Skip to main content
Oct 19, 2021

Research you should know: How to protect instruments and implants at all times in a LAF/UDF operating room

Summary of Prof. Dr. Bulittas presentation at Medicinteknikdagarna 2021

In an OR room the clean zone should be dimensioned according to the worst-case surgical scenario to secure that you always protect both patients, staff and instruments

The purpose of the ventilation system is to ensure occupational and patient safety that minimize the risk of infections and create a good working environment with adjustable temperature adjustment, little noise and low draught. It must also be robust since the efficacy of the ventilation is challenged by human behavior and clothing protocol. 

During Medicinteknikdagarna in Sweden on the 5th-6th of October 2021, Prof.Dr. Clemens Bulitta presented his abstract about the importance of positioning analysis when considering LAF/UDF for operating rooms, read the full abstract below: 

Workflow and positioning analysis are critical for planning and designing low turbulence displacement or laminar airflow OR ventilation systems

Clemens Bulitta, Technical University of Applied Science Amberg-Weiden, Hetzenrichter Weg 15, 


Ventilation technology in German operating rooms is regulated by DIN 1946-4. Since the release of the latest version in 2018, a positioning analysis (worst-case scenario with the largest space requirement) for low turbulence displacement or laminar airflow systems (LAF) is mandatory. The aim of this investigation was to use typical workflow scenarios to assess existing installations regarding the match of the required and the built situation.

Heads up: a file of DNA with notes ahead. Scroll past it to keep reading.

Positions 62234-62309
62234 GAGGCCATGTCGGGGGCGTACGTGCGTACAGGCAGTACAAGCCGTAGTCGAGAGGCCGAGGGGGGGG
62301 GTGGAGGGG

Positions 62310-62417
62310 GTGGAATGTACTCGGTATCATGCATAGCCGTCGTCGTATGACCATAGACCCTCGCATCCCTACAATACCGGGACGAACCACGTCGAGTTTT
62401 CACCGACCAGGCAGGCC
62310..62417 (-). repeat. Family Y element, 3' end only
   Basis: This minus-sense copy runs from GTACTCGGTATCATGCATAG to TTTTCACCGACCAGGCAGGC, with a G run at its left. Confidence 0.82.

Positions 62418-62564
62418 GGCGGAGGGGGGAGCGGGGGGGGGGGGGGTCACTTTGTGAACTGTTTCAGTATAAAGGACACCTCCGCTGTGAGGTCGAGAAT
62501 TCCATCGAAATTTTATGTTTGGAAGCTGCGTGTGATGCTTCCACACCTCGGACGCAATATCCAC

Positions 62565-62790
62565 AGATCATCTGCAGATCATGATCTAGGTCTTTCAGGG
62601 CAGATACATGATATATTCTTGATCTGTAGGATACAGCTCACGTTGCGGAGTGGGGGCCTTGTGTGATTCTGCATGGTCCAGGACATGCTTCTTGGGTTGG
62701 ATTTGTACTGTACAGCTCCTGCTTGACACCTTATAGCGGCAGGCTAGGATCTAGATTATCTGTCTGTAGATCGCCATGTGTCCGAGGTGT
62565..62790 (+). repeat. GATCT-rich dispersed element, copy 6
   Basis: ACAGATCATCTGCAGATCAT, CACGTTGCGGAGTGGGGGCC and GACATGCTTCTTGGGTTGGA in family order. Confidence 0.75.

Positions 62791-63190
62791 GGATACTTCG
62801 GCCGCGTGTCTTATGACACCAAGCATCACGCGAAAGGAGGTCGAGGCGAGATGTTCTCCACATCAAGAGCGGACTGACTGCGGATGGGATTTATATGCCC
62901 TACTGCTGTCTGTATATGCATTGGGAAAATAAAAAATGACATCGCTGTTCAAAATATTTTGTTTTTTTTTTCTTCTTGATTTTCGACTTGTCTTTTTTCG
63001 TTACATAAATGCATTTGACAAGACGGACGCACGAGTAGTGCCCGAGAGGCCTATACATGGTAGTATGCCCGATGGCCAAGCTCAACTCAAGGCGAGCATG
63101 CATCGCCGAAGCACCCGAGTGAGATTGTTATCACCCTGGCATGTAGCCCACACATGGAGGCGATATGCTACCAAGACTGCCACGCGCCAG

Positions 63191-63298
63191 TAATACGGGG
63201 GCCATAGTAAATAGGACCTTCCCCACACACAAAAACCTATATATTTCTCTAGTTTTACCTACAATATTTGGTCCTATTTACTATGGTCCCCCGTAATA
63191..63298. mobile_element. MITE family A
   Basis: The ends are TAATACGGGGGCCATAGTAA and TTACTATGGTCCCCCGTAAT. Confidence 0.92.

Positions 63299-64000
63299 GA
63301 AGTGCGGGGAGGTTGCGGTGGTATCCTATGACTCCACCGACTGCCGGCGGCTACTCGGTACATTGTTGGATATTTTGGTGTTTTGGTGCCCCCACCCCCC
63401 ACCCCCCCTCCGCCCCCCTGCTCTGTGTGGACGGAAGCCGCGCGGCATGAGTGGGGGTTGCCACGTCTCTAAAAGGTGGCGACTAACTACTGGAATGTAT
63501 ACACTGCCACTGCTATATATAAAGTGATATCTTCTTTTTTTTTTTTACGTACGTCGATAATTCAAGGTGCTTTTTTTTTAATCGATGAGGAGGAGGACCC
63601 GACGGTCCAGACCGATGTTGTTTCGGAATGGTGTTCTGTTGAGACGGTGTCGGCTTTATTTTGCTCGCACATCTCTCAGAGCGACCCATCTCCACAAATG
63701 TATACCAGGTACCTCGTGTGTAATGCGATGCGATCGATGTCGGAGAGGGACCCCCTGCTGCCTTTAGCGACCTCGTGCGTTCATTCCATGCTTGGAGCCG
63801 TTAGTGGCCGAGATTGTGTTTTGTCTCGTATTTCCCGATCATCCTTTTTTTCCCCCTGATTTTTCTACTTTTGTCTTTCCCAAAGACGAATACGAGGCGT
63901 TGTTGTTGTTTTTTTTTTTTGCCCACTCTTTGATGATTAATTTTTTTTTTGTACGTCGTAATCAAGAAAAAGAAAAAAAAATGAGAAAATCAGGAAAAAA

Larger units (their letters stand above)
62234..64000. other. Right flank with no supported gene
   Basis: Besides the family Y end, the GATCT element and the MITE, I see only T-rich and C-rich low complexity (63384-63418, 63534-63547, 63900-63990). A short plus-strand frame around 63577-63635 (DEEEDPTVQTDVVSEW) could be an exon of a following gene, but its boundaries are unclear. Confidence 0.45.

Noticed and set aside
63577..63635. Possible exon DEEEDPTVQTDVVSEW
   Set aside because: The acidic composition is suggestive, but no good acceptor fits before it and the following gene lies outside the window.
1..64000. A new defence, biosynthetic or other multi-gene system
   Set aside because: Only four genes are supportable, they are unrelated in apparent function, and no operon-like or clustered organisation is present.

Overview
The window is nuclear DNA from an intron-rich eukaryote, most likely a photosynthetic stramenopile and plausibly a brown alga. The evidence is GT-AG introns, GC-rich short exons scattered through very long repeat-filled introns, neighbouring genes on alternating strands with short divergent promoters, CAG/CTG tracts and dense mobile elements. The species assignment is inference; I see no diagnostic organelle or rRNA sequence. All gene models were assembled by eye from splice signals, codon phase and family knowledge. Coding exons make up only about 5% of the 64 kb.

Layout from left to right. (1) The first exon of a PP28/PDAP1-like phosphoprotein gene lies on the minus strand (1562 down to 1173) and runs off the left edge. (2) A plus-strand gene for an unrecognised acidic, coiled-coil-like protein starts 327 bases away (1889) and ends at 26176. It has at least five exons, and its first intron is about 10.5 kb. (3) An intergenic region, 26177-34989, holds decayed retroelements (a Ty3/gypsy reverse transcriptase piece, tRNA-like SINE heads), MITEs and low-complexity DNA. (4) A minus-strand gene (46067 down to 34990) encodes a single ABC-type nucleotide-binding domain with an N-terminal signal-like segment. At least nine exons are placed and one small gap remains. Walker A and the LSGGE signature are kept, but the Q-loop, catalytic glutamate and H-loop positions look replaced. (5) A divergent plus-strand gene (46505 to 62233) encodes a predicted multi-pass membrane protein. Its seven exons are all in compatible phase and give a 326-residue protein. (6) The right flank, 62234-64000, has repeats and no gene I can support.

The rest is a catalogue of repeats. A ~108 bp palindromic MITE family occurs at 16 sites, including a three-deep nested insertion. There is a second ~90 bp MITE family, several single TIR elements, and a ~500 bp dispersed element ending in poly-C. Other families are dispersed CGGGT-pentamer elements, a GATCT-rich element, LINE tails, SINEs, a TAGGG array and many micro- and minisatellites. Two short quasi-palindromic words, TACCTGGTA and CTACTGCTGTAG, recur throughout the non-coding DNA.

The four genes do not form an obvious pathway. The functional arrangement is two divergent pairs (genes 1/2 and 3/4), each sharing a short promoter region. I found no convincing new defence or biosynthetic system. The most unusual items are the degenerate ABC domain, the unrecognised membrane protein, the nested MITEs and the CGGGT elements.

Positioning and workflow analysis were carried out together with the on-site staff for various clinical procedures in different hospitals to assess the situation. For this purpose, the protected area specified by the installation was marked and then the room was prepared according to the usual clinical procedure on site. Any differences between the existing and actually required protected area were recorded and measured, as well as the effects on room size and ventilation system. 


The positioning analysis revealed that required protected areas need to be significantly larger than provided by the existing setup. Typically, an average of at least approximately 4.00 m x 4.00 m is required to ensure appropriate protected areas for most interventions.


Individual workflow and positioning analysis is critical for planning and designing proper LAF systems. Most existing LAF installations are likely to be too small. The larger protected areas actually require significantly larger rooms in order to maintain proper thermodynamics. Furthermore, significantly higher volumetric flow rates are required. Finally, the current mismatch between actual and necessary protected areas would be a possible explanation for the controversial data regarding the infection protective effects of LAF systems. This also shows the need to consider alternative ventilation systems like temperature controlled airflow (TcAF) which cater to a holistic approach for creating the entire OR space as a protected area with less energy.

SSI guidance requires placement of surgical instruments, implants, and devices within the protected zone.
How often is this requirement met in your facility? 

This positioning analysis is not required with temperature controlled airflow (TcAF) since the whole OR is ultra-clean, which gives the staff a highly flexible workflow with many options for placement of instrument trays and devices. 

LAF is challenged by obstacles whereas TcAF ā€œnavigatesā€ obstacles and maintains downward airflow.

With these constraints, many now chooseĀ alternative ventilation systems like temperature controlled airflow (TcAF) which are designed to overcome the challenges of LAF/UDF.

Left: Turbulent/Mixing Ventilation, Middle: Laminar Airflow (LAF/UDF), Right: Temperature controlled Airflow (TcAF)
Source: M. Alsved et al. / Journal of Hospital Infection 98 (2018) 181-190

Click here if you want to know more about TcAF and Opragon, the sustainable and efficient ventilation system.